Press "Enter" to skip to content

Sorry, but you are wrong or why lawyers and payment processors have to be held accountable for facilitating cybercrime

We can’t hear it anymore. Lawyers and financial service providers who facilitate cybercrime, scams, online fraudsters, and their respective schemes but do not want to take responsibility for that. Yes, they admit, they provided their services to the scams in their capacity as legal advisers or payment processors. But no, they say, we have no responsibility for the victims and the damage caused by these scams and schemes. And no, they say, we haven’t filed any Suspicious Activity Report even though several financial regulators already issued public warnings against these clients. They just facilitated their illicit business and earned their fees.

Cybercrime is an evolving form of transnational crime. The complex nature of the crime as one that takes place in the border-less realm of cyberspace is compounded by the increasing involvement of organized crime groups. Perpetrators of cybercrime and their victims can be located in different regions, and its effects can ripple through societies around the world, highlighting the need to mount an urgent, dynamic and international response.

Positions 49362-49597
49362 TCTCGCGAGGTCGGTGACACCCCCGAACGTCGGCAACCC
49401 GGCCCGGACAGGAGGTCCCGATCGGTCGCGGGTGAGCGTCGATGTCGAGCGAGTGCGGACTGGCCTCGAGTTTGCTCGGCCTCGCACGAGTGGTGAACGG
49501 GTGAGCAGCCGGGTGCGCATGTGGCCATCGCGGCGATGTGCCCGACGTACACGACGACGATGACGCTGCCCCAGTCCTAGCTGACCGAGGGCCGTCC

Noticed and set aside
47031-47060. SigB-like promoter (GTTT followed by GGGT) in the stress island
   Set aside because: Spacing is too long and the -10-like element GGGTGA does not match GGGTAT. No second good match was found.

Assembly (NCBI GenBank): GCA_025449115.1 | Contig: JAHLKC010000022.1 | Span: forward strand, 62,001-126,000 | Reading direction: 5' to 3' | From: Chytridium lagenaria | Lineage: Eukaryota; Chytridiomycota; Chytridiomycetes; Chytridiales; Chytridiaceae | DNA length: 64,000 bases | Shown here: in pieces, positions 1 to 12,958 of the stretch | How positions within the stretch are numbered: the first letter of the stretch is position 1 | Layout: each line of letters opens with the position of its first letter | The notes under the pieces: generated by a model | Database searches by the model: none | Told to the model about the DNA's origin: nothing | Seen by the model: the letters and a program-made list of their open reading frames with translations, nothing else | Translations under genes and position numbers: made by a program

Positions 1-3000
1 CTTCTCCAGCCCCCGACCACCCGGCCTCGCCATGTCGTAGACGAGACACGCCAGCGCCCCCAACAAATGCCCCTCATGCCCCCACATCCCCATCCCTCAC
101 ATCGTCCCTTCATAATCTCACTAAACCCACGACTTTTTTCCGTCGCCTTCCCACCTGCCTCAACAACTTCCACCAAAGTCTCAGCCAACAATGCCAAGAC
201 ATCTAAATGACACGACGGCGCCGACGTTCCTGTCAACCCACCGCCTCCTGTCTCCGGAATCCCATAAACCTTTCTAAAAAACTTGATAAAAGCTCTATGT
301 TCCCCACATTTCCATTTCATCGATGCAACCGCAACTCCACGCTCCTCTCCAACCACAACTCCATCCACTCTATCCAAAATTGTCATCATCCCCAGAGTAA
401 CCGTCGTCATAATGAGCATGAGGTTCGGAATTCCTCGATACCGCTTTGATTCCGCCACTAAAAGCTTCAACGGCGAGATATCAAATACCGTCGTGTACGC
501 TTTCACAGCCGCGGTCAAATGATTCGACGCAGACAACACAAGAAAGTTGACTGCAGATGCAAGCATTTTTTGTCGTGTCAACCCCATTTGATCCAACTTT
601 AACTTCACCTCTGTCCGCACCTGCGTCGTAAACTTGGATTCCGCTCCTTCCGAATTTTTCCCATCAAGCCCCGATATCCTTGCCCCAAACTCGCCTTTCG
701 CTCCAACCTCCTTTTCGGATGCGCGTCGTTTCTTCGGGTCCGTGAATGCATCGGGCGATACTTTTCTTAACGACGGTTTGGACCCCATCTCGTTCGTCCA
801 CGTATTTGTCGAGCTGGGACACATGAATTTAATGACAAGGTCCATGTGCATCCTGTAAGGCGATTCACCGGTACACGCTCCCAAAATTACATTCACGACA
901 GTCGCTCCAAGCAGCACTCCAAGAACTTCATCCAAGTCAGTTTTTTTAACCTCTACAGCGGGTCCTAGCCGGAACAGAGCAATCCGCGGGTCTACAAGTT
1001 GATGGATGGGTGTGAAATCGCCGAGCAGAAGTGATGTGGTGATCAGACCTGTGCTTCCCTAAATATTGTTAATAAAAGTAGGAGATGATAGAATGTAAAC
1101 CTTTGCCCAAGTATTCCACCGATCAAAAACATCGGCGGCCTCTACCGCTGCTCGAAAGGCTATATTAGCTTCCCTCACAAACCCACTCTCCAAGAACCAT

United Nations Office on Drugs and Crime on Cybercrime

What does it matter that a legal opinion from an attorney has given the scams access to the financial system in the first place? What does it matter that payment processors turn a blind eye to the scams and that they are the ones who make it possible for the scams to harm the victims in the second place? What about their responsibility as gatekeepers of the judicial and financial system?

You can argue morally as you like, but legally the situation is perfectly clear. The Anti-Money-Laundering (AML) and Countering the financing of terrorism (CFT) stipulate that lawyers and payment processors (and others) must carry out the appropriate KYC/AML/CFT checks. And yes, they have to file Suspicious Activity Reports (SAR) in case they stumble upon possible scams. Lawyers and financial institutions are gatekeepers and play a crucial role in detecting and preventing money-laundering and cybercrime.

The basic intent behind the FATF Recommendations as it relates to legal professionals is consistent with their role as guardians of justice and the rule of law, and professionals subject to ethical obligations, namely to avoid knowingly assisting criminals or facilitating criminal activity.

Financial Action Task Force (FATF) recommandations

AML is not an option, but a legal obligation! Anyone who fails to carry out these checks properly becomes a co-conspirator and must take responsibility for it and/or must be prosecuted. Failing to apply proper KYC/AMK/CFT checks is a serious crime that causes harm to people and society. And this prosecutors should not accept.

Report lawyers and financial institutions

If you are aware of any lawyer or financial institution that facilitates cybercrime via its services please share your knowledge with FinTelegram. You can use our whistleblower system.

Be First to Comment

Leave a Reply

Your email address will not be published. Required fields are marked *

Ⓒ FinTelegram News operated by Next Generation Media Group DOO (Belgrade)